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Someone had decorated this plant with eggshells. I love the forms:

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While in Ubud, we took in an Indonesian Wayang Kuli puppet show. The puppeteers move intricately carved flat leather puppets against a back-lit sheet, and the main puppeteer acts out the drama by singing and talking.

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Behind homes and businesses in Ubud, you can still see lots of rice paddies. And if you go a little further out, the landscape is almost digitized with the horizontal vertical zigzag of the ancient fields. Bali’s rice fields are one of the most amazing landscapes I’ve seen.

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We even visited a "rice temple," carved into a hillside in the 14th century.

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In contrast to the rice fields and villages, one of the roads leading into Ubud looks like Pier One threw up there. There are miles of stores selling carved wood frogs fishing with poles; giant metal cockroaches playing violins; and giant carved wood bears, holding up glass tabletops. I had no idea Bali exported so much home decor stuff. We saw more products of this nature than in Thailand, where we’d expected to see them.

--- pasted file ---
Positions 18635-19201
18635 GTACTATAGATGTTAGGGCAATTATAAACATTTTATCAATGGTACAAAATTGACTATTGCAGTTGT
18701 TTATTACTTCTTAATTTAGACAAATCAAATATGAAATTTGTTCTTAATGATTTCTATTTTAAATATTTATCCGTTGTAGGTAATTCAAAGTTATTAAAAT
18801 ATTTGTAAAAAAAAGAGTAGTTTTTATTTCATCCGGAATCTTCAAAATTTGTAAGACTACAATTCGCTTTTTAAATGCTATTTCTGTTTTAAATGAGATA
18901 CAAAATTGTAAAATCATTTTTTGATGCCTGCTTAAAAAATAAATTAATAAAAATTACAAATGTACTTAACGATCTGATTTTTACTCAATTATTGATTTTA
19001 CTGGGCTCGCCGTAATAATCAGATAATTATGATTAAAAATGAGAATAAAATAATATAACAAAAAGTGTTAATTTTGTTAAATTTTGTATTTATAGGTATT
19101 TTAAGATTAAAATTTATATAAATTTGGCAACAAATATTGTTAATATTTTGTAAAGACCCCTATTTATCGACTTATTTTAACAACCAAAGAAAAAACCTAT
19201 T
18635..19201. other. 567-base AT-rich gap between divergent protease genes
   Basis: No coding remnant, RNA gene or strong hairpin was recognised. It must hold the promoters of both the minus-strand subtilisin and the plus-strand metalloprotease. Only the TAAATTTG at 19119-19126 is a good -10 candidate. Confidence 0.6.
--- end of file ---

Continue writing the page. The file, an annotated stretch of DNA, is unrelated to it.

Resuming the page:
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Driving through the surrounding villages, we saw bamboo poles, decorated with black and white checkered cloth (the close proximity of good and evil), and containing offerings for the gods.

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And some wonderful (and huge) paper-mache statues created for local ceremonies. I think they’re temporary.

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Gunung Kawi is an ancient rock-cut temple.

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After a hot day trekking around temples, and driving around in a beat up old van, we went to the Monkey Forest, which is next to Ubud. True to the name, there are lots of macaques in the forest; they’re not shy, and you can feed them bananas.